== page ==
United States District Court, W.D. Pennsylvania
Donetta W. Ambrose, United States Senior District Judge
before the Court are Cross-Motions for Summary Judgment. (ECF
Nos. 9 and 13). Both parties have filed briefs in support of
their motions. (ECF Nos. 10 and 14). After careful
consideration of the submissions of the parties, and based on
my Opinion set forth below, I am denying Plaintiff's
Motion for Summary Judgment (ECF No. 9) and granting
Defendant's Motion for Summary Judgment. (ECF No. 13).
brought this action for review of the final decision of the
Commissioner of Social Security (ACommissioner@) denying her
applications for disability insurance benefits
(“DIB”) and supplemental security income
(“SSI”) pursuant to the Social Security Act
(AAct@). Plaintiff filed her applications alleging she has
been disabled since March 23, 2012. (ECF No. 5-8, pp. 4, 11).
Administrative Law Judge (“ALJ”), Joanna
Papazekos, held hearings on June 26, 2014. (ECF No. 5-3). On
August 5, 2014, the ALJ found that Plaintiff was not disabled
under the Act. (ECF No. 5-2, pp. 18-34).
exhausting all administrative remedies, Plaintiff filed the
instant action with this court. The parties have filed
Cross-Motions for Summary Judgment. (ECF No. 9 and 13). The
issues are now ripe for review.
Standard of Review
standard of review in social security cases is whether
substantial evidence exists in the record to support the
Commissioner's decision. Allen v. Bowen, 881
F.2d 37, 39 (3d Cir. 1989). Substantial evidence has been
defined as “more than a mere scintilla. It means such
relevant evidence as a reasonable mind might accept as
adequate.” Ventura v. Shalala, 55 F.3d 900,
901 (3d Cir. 1995), quoting Richardson v. Perales,
402 U.S. 389, 401 (1971). Additionally, the
Commissioner's findings of fact, if supported by
substantial evidence, are conclusive. 42 U.S.C. Â§405(g);
Dobrowolsky v. Califano, 606 F.2d 403, 406 (3d Cir.
1979). A district court cannot conduct a de novo
review of the Commissioner's decision or re-weigh the
evidence of record. Palmer v. Apfel, 995 F.Supp.
549, 552 (E.D. Pa. 1998). Where the ALJ's findings of
fact are supported by substantial evidence, a court is bound
by those findings, even if the court would have decided the
factual inquiry differently. Hartranft v. Apfel, 181
F.3d 358, 360 (3d Cir. 1999). To determine whether a finding
is supported by substantial evidence, however, the district
court must review the record as a whole. See, 5
eligible for social security benefits, the plaintiff must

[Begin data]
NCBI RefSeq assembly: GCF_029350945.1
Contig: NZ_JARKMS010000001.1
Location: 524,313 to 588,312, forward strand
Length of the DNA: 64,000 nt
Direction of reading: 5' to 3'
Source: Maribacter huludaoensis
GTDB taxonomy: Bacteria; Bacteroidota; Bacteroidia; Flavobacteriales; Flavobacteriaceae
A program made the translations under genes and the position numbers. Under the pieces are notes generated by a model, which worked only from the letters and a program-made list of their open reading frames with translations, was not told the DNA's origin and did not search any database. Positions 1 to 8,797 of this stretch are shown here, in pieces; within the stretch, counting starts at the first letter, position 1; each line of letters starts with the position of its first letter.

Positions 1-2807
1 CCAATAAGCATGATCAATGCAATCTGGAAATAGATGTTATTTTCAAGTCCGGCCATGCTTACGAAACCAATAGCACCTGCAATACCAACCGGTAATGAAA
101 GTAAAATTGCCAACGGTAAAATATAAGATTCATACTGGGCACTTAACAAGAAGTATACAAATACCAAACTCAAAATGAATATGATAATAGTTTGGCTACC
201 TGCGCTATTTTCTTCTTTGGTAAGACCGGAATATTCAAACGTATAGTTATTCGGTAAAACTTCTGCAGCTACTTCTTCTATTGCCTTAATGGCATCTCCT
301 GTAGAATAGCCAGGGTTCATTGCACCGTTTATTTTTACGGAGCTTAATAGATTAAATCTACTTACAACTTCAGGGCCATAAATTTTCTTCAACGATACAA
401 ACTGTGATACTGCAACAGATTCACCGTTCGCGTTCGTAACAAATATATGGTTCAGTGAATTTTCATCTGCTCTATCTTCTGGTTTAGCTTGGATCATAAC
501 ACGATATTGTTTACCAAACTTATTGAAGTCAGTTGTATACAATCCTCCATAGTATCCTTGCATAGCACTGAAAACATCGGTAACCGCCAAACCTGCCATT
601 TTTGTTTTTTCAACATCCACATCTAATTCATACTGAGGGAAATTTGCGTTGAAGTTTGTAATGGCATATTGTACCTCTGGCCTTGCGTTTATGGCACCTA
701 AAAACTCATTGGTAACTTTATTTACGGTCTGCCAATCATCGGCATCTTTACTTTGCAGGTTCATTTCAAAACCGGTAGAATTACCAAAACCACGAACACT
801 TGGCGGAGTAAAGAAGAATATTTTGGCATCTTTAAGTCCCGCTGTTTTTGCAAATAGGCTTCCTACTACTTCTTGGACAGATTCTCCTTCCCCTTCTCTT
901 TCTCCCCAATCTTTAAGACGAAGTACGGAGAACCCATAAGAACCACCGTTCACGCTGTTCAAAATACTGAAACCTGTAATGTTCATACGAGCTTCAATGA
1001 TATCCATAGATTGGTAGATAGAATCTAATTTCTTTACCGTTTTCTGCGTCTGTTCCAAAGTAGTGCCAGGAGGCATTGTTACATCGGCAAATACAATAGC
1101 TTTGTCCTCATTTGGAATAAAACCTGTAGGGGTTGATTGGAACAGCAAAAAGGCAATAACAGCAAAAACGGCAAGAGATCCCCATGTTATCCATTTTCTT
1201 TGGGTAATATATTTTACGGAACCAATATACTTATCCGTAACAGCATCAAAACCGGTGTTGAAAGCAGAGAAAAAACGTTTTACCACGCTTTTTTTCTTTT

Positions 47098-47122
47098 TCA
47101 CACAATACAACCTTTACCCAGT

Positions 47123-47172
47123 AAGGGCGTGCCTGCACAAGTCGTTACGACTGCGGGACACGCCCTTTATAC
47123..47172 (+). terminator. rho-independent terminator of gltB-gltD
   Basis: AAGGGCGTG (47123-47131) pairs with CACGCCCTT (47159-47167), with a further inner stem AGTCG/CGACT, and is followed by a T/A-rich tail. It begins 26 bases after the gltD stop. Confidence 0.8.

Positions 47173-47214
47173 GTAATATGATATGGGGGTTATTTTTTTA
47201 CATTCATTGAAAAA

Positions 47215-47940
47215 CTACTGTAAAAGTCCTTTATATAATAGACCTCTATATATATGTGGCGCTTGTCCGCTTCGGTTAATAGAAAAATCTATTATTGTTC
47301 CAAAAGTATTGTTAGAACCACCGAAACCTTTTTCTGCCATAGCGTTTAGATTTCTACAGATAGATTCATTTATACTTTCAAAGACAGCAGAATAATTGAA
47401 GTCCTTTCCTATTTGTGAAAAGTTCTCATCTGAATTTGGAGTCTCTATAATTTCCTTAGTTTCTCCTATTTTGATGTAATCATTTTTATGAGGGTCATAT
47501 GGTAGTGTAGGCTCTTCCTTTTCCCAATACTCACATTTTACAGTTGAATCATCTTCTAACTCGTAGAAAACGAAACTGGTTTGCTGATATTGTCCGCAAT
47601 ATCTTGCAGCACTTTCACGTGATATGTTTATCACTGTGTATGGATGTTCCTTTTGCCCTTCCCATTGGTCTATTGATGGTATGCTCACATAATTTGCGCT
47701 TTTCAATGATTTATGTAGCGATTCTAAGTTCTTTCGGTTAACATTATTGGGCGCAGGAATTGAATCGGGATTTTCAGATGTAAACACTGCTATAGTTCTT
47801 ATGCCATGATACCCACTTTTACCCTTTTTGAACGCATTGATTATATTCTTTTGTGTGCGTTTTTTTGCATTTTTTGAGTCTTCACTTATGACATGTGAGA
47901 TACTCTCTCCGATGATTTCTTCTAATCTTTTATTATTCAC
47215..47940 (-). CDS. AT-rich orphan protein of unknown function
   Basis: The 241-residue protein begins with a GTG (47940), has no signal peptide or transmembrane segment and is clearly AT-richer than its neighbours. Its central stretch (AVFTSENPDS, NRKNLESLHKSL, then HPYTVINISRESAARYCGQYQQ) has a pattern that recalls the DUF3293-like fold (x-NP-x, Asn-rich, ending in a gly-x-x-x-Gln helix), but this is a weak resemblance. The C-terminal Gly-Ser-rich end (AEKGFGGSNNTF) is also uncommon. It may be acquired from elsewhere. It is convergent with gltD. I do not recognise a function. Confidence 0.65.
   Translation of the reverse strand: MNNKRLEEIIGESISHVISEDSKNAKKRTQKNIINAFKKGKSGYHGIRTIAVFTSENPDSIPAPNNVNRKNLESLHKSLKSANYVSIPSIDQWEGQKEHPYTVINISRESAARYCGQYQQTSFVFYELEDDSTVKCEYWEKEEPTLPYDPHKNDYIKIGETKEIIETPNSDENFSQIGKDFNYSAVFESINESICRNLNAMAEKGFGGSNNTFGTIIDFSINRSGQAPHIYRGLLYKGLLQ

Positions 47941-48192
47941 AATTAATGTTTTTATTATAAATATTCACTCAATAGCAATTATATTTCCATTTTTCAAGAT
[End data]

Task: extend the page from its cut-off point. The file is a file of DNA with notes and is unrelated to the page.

demonstrate that he cannot engage in substantial gainful
activity because of a medically determinable physical or
mental impairment which can be expected to result in death or
which has lasted or can be expected to last for a continuous
period of at least 12 months. 42 U.S.C. Â§423(d)(1)(A);
Brewster v. Heckler, 786 F.2d 581, 583 (3d Cir.
Commissioner has provided the ALJ with a five-step sequential
analysis to use when evaluating the disabled status of each
claimant. 20 C.F.R. '404.1520(a). The ALJ must determine:
(1) whether the claimant is currently engaged in substantial
gainful activity; (2) if not, whether the claimant has a
severe impairment; (3) if the claimant has a severe
impairment, whether it meets or equals the criteria listed in
20 C.F.R., pt. 404, subpt. P., appx. 1; (4) if the impairment
does not satisfy one of the impairment listings, whether the
claimant's impairments prevent him from performing his
past relevant work; and (5) if the claimant is incapable of
performing his past relevant work, whether he can perform any
other work which exists in the national economy, in light of
his age, education, work experience and residual functional
capacity. 20 C.F.R. '404.1520. The claimant carries the
initial burden of demonstrating by medical evidence that he
is unable to return to his previous employment (steps 1-4).
Dobrowolsky, 606 F.2d at 406. Once the claimant
meets this burden, the burden of proof shifts to the
Commissioner to show that the claimant can engage in
alternative substantial gainful activity (step 5).
district court, after reviewing the entire record may affirm,
modify, or reverse the decision with or without remand to the
Commissioner for rehearing. Podedworny v. Harris,
745 F.2d 210, 221 (3d Cir. 1984).
Mischaracterization of Evidence
submits that the ALJ erred by mischaracterizing evidence
related to Plaintiff's chest pain. (ECF No. 10, pp.
19-22). Plaintiff suggests that it was inappropriate of the
ALJ to suggest that Plaintiff's cardiac testing results
were “unremarkable.” Id. at p. 20. To
that end, Plaintiff submits that the ALJ mischaracterized the
evidence when she concluded that Plaintiff's “chest
pain was not attributed to a cardiac condition.”
Id. at p. 21. As a result, Plaintiff argues that
reversal/remand is warranted. Id. at p. 22. After
careful review of the evidence, I disagree.
to Plaintiff's assertion otherwise, simply because the
ALJ states that the records and tests were unremarkable does
not mean that the ALJ did not consider them or summarize
them. In this case, the ALJ discussed in detail and at length
Plaintiff's recurrent chest pain. (ECF No. 5-2, pp.
21-22, 26-28). I find her summarization of the medical
records associated with Plaintiff's chest pain to be fair
and appropriate. Id. At no point does the ALJ
misstate the records. Id. She goes ...